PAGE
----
Twilight of Authority.
by Robert Nisbet.
Oxford. 287 pp. $10.95.
“Mundus senscit”—the world grows old—was the phrase employed by Gregory of Tours in the 6th century to describe the twilight of the Roman Empire. Like many of his troubled contemporaries, Gregory clearly perceived the coming of a barbarous age, and in his almost pathetic words one senses the helpless and weary resignation of a wise and learned man in the hour of his society’s greatest misfortune. The coming of twilight was for Gregory an event that was both irrational and uncreative; his simple words lend immediacy to one of the oldest and most disturbing phenomena in history—the decline and fall of great civilizations. It is a theme that has been pondered by a diverse assortment of philosophers, historians, and seers since antiquity.
In our own century the problem of civilizational decay has enlisted the labors of a number of celebrated thinkers. The dour prognostications of Spengler, Toynbee, and Voegelin have, despite their jargon-ridden complexity, found a large and eager audience. The vaunted “idea of progress,” like the Pelagian heresy, has proved a weak competitor when matched against man’s seemingly innate capacity for pessimism. One of the simplest, most persuasive, and least ponderous treatments of the subject was penned over seventy years ago by the political philosopher Max Nordau. In his neglected masterpiece, Degeneration, Nordau echoed the unhappy resignation of Gregory of Tours as he speculated on what fortune had in store for the 20th century. Eschewing the dogmatism of his fellow pessimists, Nordau succeeded nevertheless in painting a convincingly bleak picture of the future. “In our time,” he wrote, “the more highly developed minds have been visited with vague forebodings of a Dusk of Nations, in which the sunlight and the starlight are gradually fading, and the human race with all its institutions and achievements is dying out amidst a dying world.”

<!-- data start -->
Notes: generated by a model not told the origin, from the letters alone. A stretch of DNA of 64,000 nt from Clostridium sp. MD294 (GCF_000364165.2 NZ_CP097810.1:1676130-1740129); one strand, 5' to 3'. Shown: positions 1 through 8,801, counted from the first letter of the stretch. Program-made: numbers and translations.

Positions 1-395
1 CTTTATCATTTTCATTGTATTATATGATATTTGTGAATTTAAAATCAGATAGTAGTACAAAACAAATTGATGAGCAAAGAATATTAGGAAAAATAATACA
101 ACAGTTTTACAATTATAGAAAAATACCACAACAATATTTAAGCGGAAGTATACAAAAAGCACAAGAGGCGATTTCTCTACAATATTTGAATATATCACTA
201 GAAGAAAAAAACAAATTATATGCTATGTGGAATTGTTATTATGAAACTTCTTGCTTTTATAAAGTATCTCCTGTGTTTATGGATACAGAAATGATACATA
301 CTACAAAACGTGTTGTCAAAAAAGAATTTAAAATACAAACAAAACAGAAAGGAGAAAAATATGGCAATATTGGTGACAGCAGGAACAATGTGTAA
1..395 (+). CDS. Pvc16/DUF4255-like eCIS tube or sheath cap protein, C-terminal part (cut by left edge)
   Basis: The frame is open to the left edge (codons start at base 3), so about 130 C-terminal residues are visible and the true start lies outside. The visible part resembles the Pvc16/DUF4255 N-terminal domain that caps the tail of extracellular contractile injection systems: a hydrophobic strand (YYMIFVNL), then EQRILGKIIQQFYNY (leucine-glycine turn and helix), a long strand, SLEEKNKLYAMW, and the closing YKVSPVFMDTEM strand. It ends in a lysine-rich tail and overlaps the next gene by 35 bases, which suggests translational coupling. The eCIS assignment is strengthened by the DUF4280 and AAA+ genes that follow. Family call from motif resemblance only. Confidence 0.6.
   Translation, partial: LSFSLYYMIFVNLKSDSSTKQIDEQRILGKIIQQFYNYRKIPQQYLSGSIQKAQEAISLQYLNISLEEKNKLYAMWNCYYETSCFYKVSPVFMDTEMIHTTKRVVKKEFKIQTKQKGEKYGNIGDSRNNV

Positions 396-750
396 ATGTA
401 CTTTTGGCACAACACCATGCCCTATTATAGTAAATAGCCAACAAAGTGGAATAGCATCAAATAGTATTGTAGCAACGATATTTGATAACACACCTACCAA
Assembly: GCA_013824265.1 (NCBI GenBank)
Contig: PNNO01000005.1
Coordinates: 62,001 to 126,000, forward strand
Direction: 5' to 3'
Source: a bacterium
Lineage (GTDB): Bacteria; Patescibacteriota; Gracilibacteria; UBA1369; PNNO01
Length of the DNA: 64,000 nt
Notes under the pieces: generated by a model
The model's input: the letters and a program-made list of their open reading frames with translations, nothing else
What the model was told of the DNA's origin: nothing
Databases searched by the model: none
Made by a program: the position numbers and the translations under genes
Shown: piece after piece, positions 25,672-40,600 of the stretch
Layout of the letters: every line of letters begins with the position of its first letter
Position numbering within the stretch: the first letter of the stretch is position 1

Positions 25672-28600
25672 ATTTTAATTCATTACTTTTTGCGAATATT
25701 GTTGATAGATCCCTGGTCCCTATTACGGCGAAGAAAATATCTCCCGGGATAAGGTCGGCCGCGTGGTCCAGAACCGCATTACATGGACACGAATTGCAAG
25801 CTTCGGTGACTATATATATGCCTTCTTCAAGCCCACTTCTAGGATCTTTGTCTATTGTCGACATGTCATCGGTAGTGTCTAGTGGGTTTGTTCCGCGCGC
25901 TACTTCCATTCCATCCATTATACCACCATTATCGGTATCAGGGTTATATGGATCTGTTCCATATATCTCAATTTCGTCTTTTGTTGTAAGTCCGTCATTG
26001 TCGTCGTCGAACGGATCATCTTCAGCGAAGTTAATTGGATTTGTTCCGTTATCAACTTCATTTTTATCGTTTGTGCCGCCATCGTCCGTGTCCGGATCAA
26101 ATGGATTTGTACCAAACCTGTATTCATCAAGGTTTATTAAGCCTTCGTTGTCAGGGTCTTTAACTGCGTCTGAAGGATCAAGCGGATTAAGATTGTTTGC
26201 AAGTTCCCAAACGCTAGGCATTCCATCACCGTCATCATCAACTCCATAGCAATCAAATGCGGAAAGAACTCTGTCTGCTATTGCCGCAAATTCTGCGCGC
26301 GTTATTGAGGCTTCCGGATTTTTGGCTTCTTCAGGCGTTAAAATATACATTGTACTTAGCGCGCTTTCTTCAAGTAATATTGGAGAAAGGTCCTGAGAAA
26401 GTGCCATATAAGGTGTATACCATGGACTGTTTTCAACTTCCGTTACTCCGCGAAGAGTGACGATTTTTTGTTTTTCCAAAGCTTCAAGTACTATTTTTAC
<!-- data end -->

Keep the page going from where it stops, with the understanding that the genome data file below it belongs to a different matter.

Degeneration became a bestseller in several languages. One of Nordau’s American admirers, the eccentric journalist Albert Jay Nock, was so impressed by Degeneration that he proposed, in a widely circulated essay, to write a study of the question: How do you go about discovering that you are slipping into a dark age? As a self-described superfluous man, Nock considered himself well equipped to deal with the question; but he decided in the end—after pondering the actions of his contemporaries and finding them wanting—to cultivate his own garden and leave the deep inquiries to others.
I mention both Nock and Nordau because Robert Nisbet’s latest book, Twilight of Authority, is written in the style of those two thinkers. Although Nock is only mentioned once in Nisbet’s pages, and Nordau not at all, Twilight of Authority is suffused with the spirit of them both. Indeed, even Nisbet’s literary style reminds me of Nock, and while he does not share Nock’s contempt for his fellow man, he seems to be in general agreement with him on one crucial point: that we are in fact already living in a barbarous age. How we came to slip into this sad situation is the subject of his book; his treatment of the subject would have more than satisfied the high standards of Albert Jay Nock.
Periodically, Nisbet writes, Western history has been visited by twilight ages. In these periods genesis and development give way to decline and erosion: